Distribution and potential risks of heavy metals in fish, water and sedimentAuthor(s): Godfred Darko, Sandra Boakye, Osei Akoto, Modise Rammika, Opoku Gyamfi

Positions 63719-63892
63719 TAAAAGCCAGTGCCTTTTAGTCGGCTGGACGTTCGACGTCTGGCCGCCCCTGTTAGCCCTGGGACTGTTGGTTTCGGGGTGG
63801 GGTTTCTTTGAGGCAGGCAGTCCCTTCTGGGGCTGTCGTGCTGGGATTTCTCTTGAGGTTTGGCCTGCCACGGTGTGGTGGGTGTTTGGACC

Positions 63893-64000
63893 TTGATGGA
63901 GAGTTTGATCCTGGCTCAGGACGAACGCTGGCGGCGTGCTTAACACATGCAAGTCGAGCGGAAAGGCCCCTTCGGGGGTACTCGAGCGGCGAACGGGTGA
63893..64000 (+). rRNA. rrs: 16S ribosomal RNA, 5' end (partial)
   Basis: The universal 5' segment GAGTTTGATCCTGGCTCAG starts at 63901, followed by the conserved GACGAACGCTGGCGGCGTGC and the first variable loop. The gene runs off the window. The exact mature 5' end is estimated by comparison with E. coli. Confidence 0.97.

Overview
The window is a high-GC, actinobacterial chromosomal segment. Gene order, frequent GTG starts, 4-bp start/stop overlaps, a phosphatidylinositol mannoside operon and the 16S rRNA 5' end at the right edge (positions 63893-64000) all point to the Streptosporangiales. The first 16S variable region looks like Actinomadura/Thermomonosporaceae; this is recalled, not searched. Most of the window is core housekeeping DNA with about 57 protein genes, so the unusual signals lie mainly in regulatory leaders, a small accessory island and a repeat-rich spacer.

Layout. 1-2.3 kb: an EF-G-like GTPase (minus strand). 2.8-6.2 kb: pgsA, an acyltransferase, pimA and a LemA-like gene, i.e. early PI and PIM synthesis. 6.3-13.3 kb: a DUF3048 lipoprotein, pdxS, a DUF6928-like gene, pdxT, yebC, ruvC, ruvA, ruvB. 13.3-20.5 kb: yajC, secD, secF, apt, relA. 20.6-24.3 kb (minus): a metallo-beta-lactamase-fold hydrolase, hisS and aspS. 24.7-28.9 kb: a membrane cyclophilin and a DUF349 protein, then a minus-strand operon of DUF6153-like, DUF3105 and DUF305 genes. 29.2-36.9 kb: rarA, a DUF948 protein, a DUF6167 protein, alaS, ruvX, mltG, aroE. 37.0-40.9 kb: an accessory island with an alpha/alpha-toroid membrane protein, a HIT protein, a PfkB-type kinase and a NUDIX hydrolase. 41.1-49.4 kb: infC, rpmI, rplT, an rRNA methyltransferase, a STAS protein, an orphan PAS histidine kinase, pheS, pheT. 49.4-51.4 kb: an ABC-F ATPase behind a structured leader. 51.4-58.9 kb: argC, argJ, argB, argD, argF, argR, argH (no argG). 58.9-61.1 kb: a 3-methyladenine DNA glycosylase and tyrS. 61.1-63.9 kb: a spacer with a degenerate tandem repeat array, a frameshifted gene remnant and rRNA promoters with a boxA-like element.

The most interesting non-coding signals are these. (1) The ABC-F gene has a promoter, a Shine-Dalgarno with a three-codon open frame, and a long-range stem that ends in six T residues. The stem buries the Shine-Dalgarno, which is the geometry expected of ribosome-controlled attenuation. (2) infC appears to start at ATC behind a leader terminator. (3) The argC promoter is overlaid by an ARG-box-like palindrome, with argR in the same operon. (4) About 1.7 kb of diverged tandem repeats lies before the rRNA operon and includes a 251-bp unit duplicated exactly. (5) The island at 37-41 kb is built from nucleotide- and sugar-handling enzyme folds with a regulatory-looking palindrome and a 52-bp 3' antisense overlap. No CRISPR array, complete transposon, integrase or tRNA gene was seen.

Heavy metal pollution in aquatic ecosystem impacts negatively on the organisms that depend on the water. Concentrations of some heavy metals in water, fish and sediment samples from Lake Bosomtwi in Ghana were determined to assess the extent of pollution in the lake. Concentrations of Fe, Zn, Cu, Mn and Ni in the lake were within the permissible levels recommended by World Health Organization. However, Cd and Pb exhibited higher concentrations possibly due to pollution events. The accumulation pattern in the study is in the order of Ni>Fe>Cu>Mn>Pb>Zn>Cd. Concentration of heavy metals in tilapia samples were all below the WHO guidelines. The sediment samples registered pollution load index of 3.317 indicating the sediment was polluted. Bioaccumulation in fish relative to the water was less than unity for all the metals except Mn.With respect to the sediments, bio-concentration factor for Cu was the highest (2.40) followed by Mn (1.72). All other metals recorded values < 1 indicating the fish species have not accumulated significantly from the environment. Except for Pb that registered a target hazard quotient of 1.030, all other metals had quotients well below 1. Consumption of tilapia from the lake can therefore be said to constitute no health risks so far as the heavy metals investigated are concerned.